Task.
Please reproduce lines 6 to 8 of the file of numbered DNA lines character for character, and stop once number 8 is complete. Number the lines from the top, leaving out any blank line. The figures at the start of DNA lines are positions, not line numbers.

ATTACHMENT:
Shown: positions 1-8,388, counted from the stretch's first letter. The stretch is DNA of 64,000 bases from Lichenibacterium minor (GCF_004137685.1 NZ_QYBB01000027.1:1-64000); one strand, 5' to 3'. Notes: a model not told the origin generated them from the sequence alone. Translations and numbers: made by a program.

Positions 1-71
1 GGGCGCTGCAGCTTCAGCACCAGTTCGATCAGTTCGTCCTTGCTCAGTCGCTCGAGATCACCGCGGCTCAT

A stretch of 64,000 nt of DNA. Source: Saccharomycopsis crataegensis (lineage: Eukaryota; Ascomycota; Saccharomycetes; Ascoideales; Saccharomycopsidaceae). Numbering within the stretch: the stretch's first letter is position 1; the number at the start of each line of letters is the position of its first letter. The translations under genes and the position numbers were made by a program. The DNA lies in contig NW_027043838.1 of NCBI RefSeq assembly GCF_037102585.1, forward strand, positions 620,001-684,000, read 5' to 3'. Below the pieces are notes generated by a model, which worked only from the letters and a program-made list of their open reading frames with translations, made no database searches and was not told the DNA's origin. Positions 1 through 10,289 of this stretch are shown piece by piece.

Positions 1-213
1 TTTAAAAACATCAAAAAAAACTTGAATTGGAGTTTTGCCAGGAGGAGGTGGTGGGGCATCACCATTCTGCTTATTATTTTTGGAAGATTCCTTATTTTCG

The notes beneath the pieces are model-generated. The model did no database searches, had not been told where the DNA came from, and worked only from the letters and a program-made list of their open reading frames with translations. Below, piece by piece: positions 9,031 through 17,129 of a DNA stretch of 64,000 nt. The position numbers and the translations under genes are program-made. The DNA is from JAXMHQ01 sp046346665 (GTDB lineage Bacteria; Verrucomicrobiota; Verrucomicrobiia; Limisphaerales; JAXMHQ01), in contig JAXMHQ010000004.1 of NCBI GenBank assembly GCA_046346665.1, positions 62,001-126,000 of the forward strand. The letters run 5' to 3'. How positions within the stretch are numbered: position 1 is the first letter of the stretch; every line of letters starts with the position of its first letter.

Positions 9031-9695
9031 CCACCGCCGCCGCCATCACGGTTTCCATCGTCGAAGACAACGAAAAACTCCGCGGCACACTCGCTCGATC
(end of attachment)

1 TTTAAAAACATCAAAAAAAACTTGAATTGGAGTTTTGCCAGGAGGAGGTGGTGGGGCATCACCATTCTGCTTATTATTTTTGGAAGATTCCTTATTTTCG

The notes beneath the pieces are model-generated. The model did no database searches, had not been told where the DNA came from, and worked only from the letters and a program-made list of their open reading frames with translations. Below, piece by piece: positions 9,031 through 17,129 of a DNA stretch of 64,000 nt. The position numbers and the translations under genes are program-made. The DNA is from JAXMHQ01 sp046346665 (GTDB lineage Bacteria; Verrucomicrobiota; Verrucomicrobiia; Limisphaerales; JAXMHQ01), in contig JAXMHQ010000004.1 of NCBI GenBank assembly GCA_046346665.1, positions 62,001-126,000 of the forward strand. The letters run 5' to 3'. How positions within the stretch are numbered: position 1 is the first letter of the stretch; every line of letters starts with the position of its first letter.

Positions 9031-9695